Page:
Snoop Dogg, J. Cole and TV on the Radio are on the schedule, but what’s really getting attention at this year’s South by Southwest music festival in Austin, Texas, is safety.
After a driver plowed through a barricade and into concertgoers during last year’s event, killing four people and injuring many others and leading to a spate of lawsuits, Austin officials and South by Southwest organizers looked into how to make this year’s festival safer.
With the 2015 gathering’s gaming and film portions already underway, SXSW’s centerpiece music events kicked off on March 17 under greater police scrutiny and with several new safety precautions in place. Among them are efforts to cut overcrowding at the hundreds of concerts, to reduce the amount of free alcohol given away and to move up the curfew in the self-described “Live Music Capital of the World.”
Even before last year’s crash, overcrowding concerns led to the cancellation of a Lady Gaga show on a gargantuan stage built to resemble a Doritos vending machine. Afterward, criticism only increased for the annual event, which started in 1987 as an obscure showcase for unsigned bands and is now derisively seen by some as a trendy spring break event run amok.
“I kind of think that on the ground, it’s not going to look different to most people,” co-founder Roland Swenson said of the changes implemented for this year’s event, where more than 2,100 bands are slated to perform. “Except a lot of thought will have been put into everything that happens.”
Snoop Dogg, rapper Ludacris and singer-songwriter Ryan Bingham are among the biggest acts on the schedule so far. But SXSW is also known for hosting surprise shows by the likes of Kanye West and Prince.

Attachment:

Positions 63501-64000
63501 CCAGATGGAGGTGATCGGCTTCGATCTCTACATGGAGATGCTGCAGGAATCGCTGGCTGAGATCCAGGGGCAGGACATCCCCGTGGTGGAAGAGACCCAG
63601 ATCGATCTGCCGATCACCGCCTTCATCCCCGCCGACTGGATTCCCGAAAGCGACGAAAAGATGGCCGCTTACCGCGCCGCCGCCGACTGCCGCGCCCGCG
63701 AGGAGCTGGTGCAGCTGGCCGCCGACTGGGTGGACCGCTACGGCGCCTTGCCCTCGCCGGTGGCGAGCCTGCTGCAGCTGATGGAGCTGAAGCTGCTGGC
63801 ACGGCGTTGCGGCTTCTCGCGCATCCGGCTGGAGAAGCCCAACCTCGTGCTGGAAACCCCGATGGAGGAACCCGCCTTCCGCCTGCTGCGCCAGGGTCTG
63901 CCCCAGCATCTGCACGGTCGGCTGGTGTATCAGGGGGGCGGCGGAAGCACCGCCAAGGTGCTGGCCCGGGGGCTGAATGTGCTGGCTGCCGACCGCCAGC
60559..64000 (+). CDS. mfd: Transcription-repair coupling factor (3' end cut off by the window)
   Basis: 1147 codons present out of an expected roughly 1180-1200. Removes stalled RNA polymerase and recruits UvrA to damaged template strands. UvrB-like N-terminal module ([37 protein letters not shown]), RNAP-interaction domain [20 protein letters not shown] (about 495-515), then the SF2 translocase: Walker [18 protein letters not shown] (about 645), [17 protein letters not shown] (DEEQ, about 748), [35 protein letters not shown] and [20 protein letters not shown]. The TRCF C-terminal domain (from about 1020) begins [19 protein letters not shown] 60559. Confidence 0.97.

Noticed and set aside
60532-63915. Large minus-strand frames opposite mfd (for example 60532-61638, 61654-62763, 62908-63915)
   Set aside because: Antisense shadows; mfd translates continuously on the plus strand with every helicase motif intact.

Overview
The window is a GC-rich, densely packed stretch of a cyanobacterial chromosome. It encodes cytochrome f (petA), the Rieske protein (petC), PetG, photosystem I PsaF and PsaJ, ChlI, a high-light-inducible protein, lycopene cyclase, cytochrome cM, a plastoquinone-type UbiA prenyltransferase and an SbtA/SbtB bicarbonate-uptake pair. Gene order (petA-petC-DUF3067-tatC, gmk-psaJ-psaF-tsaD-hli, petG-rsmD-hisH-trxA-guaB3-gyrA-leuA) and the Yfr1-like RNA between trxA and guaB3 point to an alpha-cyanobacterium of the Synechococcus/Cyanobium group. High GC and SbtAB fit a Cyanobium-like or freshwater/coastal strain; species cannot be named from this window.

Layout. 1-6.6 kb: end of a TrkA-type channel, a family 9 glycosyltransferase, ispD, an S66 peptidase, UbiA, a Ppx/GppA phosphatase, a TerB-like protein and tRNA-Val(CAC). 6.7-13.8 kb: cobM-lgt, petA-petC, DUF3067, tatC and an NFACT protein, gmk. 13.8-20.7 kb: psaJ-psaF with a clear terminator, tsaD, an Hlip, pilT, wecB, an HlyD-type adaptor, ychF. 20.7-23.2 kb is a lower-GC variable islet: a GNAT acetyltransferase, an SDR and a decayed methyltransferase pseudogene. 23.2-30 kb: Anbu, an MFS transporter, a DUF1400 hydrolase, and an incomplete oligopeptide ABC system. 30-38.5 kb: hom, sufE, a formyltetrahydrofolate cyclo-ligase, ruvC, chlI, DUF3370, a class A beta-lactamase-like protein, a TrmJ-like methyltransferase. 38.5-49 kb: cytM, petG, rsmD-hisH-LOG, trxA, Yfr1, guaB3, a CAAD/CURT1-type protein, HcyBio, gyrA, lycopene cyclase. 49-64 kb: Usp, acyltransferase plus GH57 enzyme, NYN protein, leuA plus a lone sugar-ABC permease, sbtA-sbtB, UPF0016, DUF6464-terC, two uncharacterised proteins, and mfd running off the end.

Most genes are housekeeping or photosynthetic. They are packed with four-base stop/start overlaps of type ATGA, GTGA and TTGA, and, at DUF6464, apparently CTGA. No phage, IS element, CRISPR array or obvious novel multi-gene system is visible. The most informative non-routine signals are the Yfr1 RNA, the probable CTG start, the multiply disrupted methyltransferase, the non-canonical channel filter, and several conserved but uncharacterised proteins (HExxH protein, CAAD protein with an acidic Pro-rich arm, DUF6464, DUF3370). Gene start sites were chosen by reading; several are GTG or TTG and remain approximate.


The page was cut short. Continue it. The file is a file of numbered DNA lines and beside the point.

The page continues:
One of the most significant changes is the 25 percent cut in permits issued for downtown “pop up” events, which tend to offer free drinks and attract people who may not be able to get into the festival’s main shows. There will also be more police working, brighter downtown lighting, tougher security checks and stricter line management during the event.
Some promoters and concert organizers have described a slower embrace of SXSW this year, though not all blame last year’s deadly incident or the new safety policies put in place this year.
“I think generally what we’ve seen is that there’s less people interested in doing stuff this year than in years previous,” said Bobby Garza, general manager of Transmission Events. “I’m not really sure why that is.”
Authorities say last year’s crash occurred when a driver tried to flee from a police traffic stop by bursting through a barricade and down a street packed with festival-goers. Four people were killed and almost two-dozen were injured. The driver was charged with capital murder and is in jail.
There have been several victim lawsuits filed, alleging that safety should have been better at the event.
A report commissioned by the city found that access to free alcohol and overcrowded venues left Austin confronting “critical” public safety issues.
Swenson doesn’t expect smaller crowds after SXSW estimated that 376,000 people last year attended its full range of events. Doritos, one of the most visible brands at SXSW in recent years, isn’t returning, but Swenson said the overall number of major sponsors is about the same.
“Certainly the stakes are higher. We’re certainly being scrutinized by everyone, even more closely,” Swenson said.
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